In 1956, Doran says, “the Eisenhower Administration envisioned losing the Third World, from Dakar to the Philippines, if they didn’t show enough sympathy to the national aspirations of people struggling against colonialism. By 1958, Ike envisioned a loss of American power because they were not supporting friends and punishing enemies.”

In 1958, Nasser was enjoying his heyday, boosted largely by the victory in Suez that Eisenhower handed him on a silver platter. Evidence that Ike came to reject his earlier understanding of the Middle East was his decision to land the Marines in Lebanon in 1958 to protect a pro-U.S. government. “Nasser was monkeying around in Jordan and had stoked a low-level civil war in Lebanon,” says Doran. “The U.S. was aware that its allies, Camille Chamoun in Lebanon, and King Hussein in Jordan, were embattled. Eisenhower had already watched the pro-U.S. Hashemite dynasty in Iraq fall and saw it as a disaster for the West, and a victory for Nasser and the Soviet Union. He believed the U.S. had to take action in Lebanon—and had to be seen to be taking action—to ensure Washington’s position in the region.”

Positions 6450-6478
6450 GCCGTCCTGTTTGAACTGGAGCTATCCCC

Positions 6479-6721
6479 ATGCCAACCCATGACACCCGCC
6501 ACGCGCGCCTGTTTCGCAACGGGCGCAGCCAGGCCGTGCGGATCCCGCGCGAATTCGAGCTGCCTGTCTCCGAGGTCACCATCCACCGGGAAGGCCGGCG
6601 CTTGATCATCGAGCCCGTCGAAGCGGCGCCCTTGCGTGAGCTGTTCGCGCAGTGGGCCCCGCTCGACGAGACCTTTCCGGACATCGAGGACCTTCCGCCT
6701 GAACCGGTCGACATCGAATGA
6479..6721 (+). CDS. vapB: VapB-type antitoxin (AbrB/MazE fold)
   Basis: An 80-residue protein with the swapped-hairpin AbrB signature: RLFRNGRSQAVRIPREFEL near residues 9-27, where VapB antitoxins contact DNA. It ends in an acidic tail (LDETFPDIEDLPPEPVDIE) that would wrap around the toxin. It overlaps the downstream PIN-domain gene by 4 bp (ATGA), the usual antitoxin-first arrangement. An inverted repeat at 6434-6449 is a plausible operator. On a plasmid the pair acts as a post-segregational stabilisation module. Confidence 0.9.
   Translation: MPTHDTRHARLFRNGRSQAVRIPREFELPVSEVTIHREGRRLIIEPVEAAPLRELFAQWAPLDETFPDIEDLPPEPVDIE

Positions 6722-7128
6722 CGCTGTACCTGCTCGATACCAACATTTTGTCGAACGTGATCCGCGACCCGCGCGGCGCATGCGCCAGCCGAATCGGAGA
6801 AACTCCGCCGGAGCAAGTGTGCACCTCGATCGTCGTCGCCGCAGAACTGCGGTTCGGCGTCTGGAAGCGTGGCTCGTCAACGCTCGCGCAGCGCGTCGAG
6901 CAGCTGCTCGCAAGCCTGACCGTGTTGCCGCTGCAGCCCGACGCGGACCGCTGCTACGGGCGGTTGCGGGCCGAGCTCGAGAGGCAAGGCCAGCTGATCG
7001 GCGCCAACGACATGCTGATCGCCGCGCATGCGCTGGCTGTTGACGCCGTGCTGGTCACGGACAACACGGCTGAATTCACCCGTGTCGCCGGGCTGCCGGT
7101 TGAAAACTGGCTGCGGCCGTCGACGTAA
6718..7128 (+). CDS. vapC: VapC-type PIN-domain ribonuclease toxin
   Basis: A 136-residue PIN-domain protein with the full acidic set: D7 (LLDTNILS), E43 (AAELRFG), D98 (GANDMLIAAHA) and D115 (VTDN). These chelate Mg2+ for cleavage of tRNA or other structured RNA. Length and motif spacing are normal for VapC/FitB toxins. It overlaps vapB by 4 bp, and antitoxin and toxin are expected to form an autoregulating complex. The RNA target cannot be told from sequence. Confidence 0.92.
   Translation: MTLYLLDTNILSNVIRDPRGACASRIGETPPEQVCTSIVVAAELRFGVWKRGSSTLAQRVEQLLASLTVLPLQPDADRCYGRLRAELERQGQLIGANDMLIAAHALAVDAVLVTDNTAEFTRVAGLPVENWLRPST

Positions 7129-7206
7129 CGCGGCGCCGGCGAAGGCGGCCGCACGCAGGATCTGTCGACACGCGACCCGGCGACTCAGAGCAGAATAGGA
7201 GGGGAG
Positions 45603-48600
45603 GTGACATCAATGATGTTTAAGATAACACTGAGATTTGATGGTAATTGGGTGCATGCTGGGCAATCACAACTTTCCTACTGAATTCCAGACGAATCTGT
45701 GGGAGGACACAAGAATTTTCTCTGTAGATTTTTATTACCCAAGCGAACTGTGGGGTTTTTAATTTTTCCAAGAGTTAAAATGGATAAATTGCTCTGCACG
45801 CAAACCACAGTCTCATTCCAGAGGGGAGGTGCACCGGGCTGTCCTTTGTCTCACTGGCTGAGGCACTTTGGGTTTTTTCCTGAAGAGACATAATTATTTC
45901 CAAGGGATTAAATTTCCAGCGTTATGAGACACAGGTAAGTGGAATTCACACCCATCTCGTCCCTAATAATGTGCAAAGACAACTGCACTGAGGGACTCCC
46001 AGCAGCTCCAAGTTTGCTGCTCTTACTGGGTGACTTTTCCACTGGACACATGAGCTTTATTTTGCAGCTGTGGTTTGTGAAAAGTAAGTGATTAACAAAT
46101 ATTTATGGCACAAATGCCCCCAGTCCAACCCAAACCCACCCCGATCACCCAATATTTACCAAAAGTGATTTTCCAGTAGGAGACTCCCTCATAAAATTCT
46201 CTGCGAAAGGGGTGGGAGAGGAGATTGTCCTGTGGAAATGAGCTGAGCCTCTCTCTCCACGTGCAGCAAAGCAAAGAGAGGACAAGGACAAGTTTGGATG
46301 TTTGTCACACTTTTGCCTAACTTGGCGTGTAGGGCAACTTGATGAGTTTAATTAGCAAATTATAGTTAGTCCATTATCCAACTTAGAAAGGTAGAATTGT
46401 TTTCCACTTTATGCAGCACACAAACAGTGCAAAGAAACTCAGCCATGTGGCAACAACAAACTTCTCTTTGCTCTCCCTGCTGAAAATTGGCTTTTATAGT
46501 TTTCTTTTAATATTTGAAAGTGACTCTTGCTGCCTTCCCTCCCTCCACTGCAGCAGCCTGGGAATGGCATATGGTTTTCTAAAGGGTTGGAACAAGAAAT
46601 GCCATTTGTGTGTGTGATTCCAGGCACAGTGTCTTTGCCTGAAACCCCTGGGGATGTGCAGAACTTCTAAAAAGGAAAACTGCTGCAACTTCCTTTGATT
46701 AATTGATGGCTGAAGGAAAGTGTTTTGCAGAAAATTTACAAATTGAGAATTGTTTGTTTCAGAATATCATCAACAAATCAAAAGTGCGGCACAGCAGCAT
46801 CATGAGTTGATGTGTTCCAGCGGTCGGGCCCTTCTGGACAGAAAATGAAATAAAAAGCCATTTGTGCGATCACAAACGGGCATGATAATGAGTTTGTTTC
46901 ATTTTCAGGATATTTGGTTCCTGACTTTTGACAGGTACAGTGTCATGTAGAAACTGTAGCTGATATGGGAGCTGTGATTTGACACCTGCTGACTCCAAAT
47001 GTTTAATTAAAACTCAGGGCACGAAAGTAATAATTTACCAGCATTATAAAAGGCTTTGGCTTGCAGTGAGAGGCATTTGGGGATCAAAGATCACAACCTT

This Eisenhower—defending allies and vanquishing foes in order to advance American interests—squares with neither the outdated and uninformed version of Ike that Hagel promotes, nor with Hagel’s own policy prescriptions. Hagel is against sanctions on Iran and even voted against designating its Revolutionary Guards Corps as a terrorist organization, and wants to engage other terror outfits, like Hamas. If some are satisfied with the prospective secretary of defense’s recent reassurances, it’s worth wondering whether, like Ike, he’s capable of actually learning from his mistakes. Because, by all indications, he has thus far been pushing an account of history more than 50 years out of date.


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Lee Smith is the author of The Consequences of Syria.